Private and voluntary nursing homes continue to be placed under immense pressure during the COVID-19 crisis as a result of staffing concerns and a lack of personal protective equipment (PPE), a survey has shown.
Some 233 private and voluntary nursing homes took part in the survey, which was undertaken by Nursing Homes Ireland (NHI) on May 6.
The findings revealed that over 1,100 staff were unavailable to work, including over 300 senior and general nursing staff, and over 600 healthcare assistants.
When asked if additional staff had been made available by the HSE, 88% of nursing homes said no.
Where staff had been made available, this included no senior nurses, 40 nurses and just 26 healthcare assistants.
When the nursing homes were asked if they were satisfied with the supply of PPE that they had, 25% said they were not satisfied with the amount of gloves they had, 41% were not satisfied with the amount of gowns they had, 40% were not satisfied with the amount of face masks they had, while 11% were unhappy with the amount of hand sanitiser they had.
The survey allowed nursing homes to comment on this and comments included:
-90% of our PPE was sourced privately and not provided by the HSE
-Infrequent deliveries, normally with what you didn't want
-Shockingly little supplies with numbers of residents in isolation
-Wrong size gloves - too big. Need more facemask and more gowns.
Commenting on the findings, NHI chief executive, Tadhg Daly, insisted that nursing homes remain "under immense pressure".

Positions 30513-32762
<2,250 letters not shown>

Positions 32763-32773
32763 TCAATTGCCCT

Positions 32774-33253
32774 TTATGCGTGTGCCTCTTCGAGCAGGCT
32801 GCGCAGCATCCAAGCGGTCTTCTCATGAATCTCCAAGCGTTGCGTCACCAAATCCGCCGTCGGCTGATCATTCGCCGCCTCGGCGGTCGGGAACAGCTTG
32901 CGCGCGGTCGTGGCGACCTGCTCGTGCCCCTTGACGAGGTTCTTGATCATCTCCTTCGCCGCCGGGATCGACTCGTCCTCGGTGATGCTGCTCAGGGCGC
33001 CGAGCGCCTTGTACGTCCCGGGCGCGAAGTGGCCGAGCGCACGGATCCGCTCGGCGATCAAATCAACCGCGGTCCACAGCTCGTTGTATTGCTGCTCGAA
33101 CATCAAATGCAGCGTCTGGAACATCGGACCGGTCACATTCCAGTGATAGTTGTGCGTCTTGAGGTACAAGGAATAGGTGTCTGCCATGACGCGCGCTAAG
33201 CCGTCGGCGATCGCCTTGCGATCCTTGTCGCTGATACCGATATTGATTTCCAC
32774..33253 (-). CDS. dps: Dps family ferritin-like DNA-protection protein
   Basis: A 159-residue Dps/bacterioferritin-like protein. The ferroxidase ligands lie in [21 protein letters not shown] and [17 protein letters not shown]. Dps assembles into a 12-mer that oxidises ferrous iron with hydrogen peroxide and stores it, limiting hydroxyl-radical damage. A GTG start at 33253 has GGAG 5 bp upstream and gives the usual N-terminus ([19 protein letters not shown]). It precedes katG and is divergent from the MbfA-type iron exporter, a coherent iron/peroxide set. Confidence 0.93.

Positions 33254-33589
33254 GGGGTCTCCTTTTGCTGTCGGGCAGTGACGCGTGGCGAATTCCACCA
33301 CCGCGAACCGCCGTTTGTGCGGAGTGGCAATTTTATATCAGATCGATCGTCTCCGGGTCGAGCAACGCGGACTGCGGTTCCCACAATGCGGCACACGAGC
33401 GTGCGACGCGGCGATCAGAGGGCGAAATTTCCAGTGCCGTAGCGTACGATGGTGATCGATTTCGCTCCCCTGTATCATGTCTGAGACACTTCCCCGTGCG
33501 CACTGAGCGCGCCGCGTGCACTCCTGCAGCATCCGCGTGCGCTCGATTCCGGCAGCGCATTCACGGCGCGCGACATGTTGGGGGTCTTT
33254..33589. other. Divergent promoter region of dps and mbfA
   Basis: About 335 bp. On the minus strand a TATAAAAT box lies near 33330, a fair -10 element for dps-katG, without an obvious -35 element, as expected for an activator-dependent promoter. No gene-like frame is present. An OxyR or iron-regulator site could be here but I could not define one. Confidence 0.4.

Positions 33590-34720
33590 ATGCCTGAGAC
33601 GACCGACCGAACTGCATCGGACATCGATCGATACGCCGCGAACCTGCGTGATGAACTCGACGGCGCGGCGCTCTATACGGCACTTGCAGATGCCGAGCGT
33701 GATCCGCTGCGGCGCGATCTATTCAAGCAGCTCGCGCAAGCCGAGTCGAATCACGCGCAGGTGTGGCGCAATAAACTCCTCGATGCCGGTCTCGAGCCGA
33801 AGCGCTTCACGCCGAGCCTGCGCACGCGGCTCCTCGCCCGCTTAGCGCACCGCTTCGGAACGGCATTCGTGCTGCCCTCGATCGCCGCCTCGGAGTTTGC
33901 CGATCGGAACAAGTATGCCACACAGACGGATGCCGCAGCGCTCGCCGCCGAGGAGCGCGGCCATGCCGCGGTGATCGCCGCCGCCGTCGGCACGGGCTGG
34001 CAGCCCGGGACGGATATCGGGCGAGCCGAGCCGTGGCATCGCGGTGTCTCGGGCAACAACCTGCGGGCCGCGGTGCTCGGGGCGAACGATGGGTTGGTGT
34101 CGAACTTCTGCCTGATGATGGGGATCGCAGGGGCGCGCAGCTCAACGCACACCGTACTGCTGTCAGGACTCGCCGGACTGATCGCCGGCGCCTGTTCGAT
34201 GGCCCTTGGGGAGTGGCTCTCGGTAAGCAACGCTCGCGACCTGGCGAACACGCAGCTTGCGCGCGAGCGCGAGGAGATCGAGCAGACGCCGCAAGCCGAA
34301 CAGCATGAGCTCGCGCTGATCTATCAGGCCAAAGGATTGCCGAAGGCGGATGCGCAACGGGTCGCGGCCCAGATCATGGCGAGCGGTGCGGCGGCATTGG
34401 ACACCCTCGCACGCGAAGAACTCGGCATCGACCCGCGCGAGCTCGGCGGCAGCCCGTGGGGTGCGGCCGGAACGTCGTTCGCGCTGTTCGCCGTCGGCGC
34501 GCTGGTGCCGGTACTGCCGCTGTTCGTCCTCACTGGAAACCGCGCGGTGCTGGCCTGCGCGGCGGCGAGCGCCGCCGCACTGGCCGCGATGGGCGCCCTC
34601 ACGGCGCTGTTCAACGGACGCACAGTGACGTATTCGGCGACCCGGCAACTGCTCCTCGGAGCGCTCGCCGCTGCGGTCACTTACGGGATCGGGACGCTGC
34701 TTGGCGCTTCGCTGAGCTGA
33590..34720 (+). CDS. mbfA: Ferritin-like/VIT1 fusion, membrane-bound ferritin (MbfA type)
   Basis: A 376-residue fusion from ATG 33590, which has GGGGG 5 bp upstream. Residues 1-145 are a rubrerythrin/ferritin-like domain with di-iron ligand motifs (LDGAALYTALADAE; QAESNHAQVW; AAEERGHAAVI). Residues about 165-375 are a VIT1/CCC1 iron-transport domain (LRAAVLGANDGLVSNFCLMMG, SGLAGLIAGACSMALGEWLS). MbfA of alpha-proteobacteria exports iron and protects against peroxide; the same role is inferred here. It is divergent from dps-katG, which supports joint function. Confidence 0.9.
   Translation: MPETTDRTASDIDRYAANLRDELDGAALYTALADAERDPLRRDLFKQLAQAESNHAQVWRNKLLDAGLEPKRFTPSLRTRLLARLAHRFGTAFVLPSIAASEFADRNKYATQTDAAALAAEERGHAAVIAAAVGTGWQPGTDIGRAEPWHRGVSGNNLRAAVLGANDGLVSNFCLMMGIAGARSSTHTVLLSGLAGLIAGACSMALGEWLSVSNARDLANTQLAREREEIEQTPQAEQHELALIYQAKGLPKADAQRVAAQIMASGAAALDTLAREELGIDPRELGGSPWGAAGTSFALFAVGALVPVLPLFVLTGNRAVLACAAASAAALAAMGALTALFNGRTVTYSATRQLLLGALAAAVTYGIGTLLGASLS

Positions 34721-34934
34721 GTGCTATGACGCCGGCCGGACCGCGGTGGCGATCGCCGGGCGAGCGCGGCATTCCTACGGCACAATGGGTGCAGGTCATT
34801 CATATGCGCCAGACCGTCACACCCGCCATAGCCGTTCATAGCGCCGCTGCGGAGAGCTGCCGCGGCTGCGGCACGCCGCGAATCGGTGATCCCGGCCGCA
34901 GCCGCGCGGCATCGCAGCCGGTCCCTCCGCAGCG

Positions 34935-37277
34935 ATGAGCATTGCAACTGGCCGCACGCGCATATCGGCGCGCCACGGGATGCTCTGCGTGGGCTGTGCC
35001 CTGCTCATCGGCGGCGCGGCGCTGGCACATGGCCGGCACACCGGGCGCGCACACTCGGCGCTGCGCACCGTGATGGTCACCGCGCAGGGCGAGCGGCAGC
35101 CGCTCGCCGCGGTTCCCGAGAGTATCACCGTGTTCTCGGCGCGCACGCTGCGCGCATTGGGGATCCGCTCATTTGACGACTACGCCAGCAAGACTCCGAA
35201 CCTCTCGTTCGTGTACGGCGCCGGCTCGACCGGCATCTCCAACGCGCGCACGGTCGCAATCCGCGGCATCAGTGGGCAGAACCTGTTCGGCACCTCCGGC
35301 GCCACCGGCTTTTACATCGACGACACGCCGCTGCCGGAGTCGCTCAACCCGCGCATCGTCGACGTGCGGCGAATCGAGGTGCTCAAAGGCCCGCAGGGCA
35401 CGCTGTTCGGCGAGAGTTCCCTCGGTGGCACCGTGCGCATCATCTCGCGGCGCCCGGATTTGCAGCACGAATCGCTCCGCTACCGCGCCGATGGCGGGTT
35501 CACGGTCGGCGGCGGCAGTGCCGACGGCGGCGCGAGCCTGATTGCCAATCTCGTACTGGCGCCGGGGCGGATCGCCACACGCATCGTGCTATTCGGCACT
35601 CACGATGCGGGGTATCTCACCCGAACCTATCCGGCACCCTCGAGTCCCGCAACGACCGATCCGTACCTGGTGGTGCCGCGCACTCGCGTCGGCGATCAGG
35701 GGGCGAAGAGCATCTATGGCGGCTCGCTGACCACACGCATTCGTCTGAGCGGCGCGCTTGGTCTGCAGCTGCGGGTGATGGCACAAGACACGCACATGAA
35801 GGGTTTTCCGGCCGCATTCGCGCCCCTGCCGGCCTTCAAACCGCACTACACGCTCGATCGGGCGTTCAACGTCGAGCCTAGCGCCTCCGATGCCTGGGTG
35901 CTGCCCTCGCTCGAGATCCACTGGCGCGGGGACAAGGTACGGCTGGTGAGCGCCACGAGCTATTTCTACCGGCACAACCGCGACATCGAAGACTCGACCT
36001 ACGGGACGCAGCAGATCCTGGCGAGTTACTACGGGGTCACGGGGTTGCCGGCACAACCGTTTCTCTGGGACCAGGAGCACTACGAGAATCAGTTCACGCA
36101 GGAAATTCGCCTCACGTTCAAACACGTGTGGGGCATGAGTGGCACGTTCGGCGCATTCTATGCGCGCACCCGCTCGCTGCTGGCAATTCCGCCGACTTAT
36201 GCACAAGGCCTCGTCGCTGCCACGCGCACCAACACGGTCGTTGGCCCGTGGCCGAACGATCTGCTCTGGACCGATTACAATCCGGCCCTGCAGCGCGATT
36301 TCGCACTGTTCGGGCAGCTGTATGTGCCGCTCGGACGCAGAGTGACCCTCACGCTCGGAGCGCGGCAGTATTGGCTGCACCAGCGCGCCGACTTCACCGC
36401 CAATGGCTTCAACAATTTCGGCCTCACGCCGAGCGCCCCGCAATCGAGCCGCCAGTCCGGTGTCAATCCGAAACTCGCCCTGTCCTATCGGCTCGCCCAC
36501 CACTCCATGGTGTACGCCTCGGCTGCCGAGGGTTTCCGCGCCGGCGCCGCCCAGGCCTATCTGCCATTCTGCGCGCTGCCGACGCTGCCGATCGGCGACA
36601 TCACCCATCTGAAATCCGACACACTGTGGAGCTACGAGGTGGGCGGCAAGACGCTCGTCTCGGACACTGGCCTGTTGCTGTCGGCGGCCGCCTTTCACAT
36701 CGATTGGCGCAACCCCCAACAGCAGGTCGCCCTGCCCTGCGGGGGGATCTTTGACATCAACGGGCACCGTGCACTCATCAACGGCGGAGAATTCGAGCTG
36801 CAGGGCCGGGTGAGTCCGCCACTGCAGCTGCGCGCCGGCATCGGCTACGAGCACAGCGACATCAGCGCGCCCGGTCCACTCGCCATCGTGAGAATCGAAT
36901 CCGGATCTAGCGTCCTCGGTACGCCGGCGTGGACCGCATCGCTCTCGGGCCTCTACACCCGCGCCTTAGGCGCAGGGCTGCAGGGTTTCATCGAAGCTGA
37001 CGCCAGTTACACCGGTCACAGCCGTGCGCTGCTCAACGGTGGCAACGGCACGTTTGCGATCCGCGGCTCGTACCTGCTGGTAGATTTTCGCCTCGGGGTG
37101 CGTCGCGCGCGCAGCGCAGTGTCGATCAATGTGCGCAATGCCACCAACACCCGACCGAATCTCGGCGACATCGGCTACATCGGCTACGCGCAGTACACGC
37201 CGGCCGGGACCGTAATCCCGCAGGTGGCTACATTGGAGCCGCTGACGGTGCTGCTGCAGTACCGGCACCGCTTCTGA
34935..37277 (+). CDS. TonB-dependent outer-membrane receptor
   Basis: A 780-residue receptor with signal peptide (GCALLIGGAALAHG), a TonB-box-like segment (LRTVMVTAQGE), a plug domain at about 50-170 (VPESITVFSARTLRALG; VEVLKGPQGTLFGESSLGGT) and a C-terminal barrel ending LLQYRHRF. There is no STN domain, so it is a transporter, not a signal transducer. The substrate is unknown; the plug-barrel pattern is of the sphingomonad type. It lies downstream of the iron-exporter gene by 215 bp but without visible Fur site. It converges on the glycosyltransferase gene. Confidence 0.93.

"Pressures continue to be applied across staffing, PPE and testing. It should be acknowledged the State stepped forward to support our sector late in the day and this has made an impact. But seismic challenges persist and we continue to engage with the Minister for Health, his department and the HSE in addressing such.
"We reiterate our call for the State's assistance scheme to enable nursing homes to meet the huge costs incurred to manage COVID-19 to encompass the 5,000 residents in our nursing homes that are not funded by Fair Deal," Mr Daly said.
NHI pointed out that as half of private and voluntary nursing homes completed the survey, "the indication is 2,000+ staff are unavailable to private and voluntary nursing homes due to COVID-19".
"COVID-19 presents a crisis that our health services cannot manage in isolation. We welcomed the support offered by the HSE in staffing redeployment and appreciate those that have stepped forward. But it is disappointing that the number has been small," Mr Daly said.
He also pointed out that while mass testing has been undertaken, concerns persist about the time it takes to receive results.
Of the nursing homes surveyed about testing, just 1.5% received their results within 24 hours, while 4% received them within two days.
Some 4.5% were waiting longer than 10 days, while 24.5% were waiting between six and nine days.
"Timely turnaround of testing is absolutely vital to enable nursing homes implement required contingency measures. Mass testing has been a welcome development, but we cannot leave nursing homes in limbo as they strive to manage in unprecedented circumstances. Tests from nursing home residents and staff must be top of the queue," Mr Daly said.
Discussions on this topic are now closed.